Spend much time on an urban sidewalk, and you’ll probably spot plenty of tots scooting around on balance bikes. You might wonder, “Where have all the tricycles gone?”
As a more natural way to learn to ride, balance bikes are overtaking trikes and training-wheeled bikes. Check out this brief history of the balance bike to learn why.
A Simple Learning Tool for Young Children
What is a balance bike? Quite simply, it’s a bicycle with no drivetrain or pedals.
With one wheel in front and another behind it, it certainly looks like a bicycle, but you propel it by moving your feet along the ground instead of by pedaling.
As children experiment with walking, running and gliding with their balance bikes, they get a feel for how to maneuver on two wheels. The transition to a standard pedal bike, thus, becomes easier.
In this video from Cycling UK, you can learn tips for helping your child use a balance bike.
A 200-year-old Invention
The first balance bikes weren’t designed for children at all. In fact, in 1817, when the first balance bike came to be, the modern bicycle didn’t yet exist.
German Karl Drais pioneered this invention, which featured two wheels attached to a wooden frame. His invention was known by a myriad of names: Draisine, Draisienne, velocipede, hobby horse, Laufmaschine, running machine, and dandy horse.
Riders used their feet to propel them forward at then-unheard-of speeds for foot-powered transportation; speeds of over 12 kilometers an hour were recorded.
Get a feel for the look of this early precursor to the modern bicycle in the video “A Modern Day Draisine: The First Bicycle.”
Over safety concerns about its use on busy city sidewalks, this invention faded from the scene a few years after reaching its pique popularity. However, the basic concept was improved upon until it evolved into–and was replaced by–the modern bicycle.
A Recent Return to Popularity
So how come this centuries-old invention is all the rage among the toddler crowd today? Thank father Ryan McFarland, who took apart a child-size bike to make it manageable for his two-year-old.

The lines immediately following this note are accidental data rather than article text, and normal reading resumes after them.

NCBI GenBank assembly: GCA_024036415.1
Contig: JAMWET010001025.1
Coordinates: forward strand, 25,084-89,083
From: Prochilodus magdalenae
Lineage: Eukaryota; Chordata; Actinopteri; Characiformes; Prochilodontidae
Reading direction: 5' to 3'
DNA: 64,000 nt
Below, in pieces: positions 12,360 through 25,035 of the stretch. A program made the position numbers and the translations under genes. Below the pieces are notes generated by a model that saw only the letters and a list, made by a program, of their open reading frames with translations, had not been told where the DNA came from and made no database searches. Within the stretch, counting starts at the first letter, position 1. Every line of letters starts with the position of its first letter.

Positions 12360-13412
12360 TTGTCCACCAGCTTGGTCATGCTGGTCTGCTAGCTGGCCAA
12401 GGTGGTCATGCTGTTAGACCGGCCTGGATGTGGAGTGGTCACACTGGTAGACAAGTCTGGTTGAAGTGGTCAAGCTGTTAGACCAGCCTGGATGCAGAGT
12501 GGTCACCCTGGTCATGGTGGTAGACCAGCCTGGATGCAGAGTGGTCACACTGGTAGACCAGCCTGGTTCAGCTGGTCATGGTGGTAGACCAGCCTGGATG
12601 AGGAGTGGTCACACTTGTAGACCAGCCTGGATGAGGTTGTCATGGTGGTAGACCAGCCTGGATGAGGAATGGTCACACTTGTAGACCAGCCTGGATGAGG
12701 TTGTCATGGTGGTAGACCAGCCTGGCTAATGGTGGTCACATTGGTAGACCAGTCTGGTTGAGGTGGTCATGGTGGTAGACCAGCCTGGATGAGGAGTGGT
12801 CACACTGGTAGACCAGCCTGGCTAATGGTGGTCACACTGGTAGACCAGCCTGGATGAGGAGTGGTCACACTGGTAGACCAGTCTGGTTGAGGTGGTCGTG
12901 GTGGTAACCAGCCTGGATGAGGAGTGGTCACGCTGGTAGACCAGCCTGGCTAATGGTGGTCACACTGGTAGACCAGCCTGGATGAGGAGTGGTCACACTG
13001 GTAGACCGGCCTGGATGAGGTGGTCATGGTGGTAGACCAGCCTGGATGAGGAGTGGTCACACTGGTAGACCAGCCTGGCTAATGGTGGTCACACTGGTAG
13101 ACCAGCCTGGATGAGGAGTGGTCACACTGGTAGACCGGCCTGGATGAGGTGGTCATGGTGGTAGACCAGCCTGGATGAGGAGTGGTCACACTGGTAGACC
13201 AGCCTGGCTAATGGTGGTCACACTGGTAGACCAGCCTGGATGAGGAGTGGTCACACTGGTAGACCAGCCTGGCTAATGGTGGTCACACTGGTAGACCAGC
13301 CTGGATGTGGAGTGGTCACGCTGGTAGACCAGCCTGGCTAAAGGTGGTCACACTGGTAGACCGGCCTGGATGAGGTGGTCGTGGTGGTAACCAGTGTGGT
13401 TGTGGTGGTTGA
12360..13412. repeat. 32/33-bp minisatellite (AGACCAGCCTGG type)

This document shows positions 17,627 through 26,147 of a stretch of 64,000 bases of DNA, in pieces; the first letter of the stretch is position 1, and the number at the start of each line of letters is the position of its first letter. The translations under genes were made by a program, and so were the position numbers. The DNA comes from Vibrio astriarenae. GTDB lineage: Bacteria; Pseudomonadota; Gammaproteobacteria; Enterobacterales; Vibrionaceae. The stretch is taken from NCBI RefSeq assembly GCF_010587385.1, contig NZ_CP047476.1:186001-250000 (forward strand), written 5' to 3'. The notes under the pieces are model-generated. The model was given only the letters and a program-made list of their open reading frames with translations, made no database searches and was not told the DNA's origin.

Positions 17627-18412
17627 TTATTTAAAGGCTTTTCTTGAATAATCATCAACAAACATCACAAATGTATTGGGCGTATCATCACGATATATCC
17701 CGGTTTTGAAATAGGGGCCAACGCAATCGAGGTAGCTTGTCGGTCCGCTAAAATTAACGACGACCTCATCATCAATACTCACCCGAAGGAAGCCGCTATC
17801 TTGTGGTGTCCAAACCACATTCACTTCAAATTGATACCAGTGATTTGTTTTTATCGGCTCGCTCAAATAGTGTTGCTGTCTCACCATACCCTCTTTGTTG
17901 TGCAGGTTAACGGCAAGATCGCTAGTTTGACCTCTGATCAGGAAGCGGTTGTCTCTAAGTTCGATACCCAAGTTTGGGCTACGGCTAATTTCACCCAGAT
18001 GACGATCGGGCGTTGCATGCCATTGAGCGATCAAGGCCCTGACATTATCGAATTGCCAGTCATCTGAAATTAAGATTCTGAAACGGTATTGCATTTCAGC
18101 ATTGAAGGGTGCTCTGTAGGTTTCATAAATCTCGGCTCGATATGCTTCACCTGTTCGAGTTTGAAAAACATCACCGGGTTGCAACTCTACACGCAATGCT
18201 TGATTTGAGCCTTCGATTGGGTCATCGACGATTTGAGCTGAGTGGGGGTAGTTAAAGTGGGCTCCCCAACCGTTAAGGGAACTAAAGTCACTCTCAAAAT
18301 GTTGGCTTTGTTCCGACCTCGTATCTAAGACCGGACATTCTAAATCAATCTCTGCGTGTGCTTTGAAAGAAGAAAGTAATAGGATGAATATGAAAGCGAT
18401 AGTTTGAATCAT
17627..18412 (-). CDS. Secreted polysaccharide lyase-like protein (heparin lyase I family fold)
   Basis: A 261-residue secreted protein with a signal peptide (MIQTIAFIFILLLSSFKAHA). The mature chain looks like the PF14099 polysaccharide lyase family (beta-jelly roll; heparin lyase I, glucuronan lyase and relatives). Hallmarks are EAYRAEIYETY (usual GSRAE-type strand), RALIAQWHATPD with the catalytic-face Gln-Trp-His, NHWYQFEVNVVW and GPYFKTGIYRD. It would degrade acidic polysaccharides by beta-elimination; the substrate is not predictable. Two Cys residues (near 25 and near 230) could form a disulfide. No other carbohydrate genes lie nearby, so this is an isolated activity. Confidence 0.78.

In 2007, McFarland used his idea to found Strider Bikes, a US-based company dedicated to making balance bikes. Within 7 years, the company had sold almost 700,000 balance bikes; by 2017, that figure was up to 1.6 million bikes.
An Assortment of Models on the Market
Some parents may wonder if they can create their own balance bikes in the same way that McFarland did: by removing the pedals and drivetrain from a standard child’s bicycle.
You can, but it’s worth keeping in mind that actual balance bikes are usually designed with lightweight frames, convenient proportions, and toddler-friendly features. Genuine balance bikes are just plain better for the job.
Fortunately, there are plenty of them on the market these days–from Strider and other companies.
Traditional-style Balance Bikes
The product responsible for the rebirth of the balance bike–the Strider Bike–has a metal frame that resembles a standard bicycle. So, too, do many of the other products on the market.
Wooden Balance Bikes
If you want a product whose design channels the idea of balance bikes being the natural way for kids to learn to ride, consider a wooden balance bike.
American-made Balance Bikes
As a parent, you may be committed to seeking out quality American-made products for your children. Unfortunately, when it comes to balance bikes, that designation is difficult to find.
Even most American-based balance bike companies do not manufacture their bikes in the USA. For example, Strider Bikes is headquartered in South Dakota, but the products are made in Asia.
However, there is one company offering wooden balance bikes that are made in the USA: Rolli-coaster. Each bike is made to order, so plan ahead when shopping for your child.
Are you sold yet on the idea of a balance bike for the youngsters in your life?
Balance bikes use the simplified design of the Draisine, a precursor to the modern bicycle, to help kids get a feel for balancing on two wheels. Read our main guide and reviews.
- Feature two wheels and no pedals.
- Are sized for young riders.
- Come in metal, composite or wood varieties.
In the comments, please ask questions or tell us about your experience with balance bikes.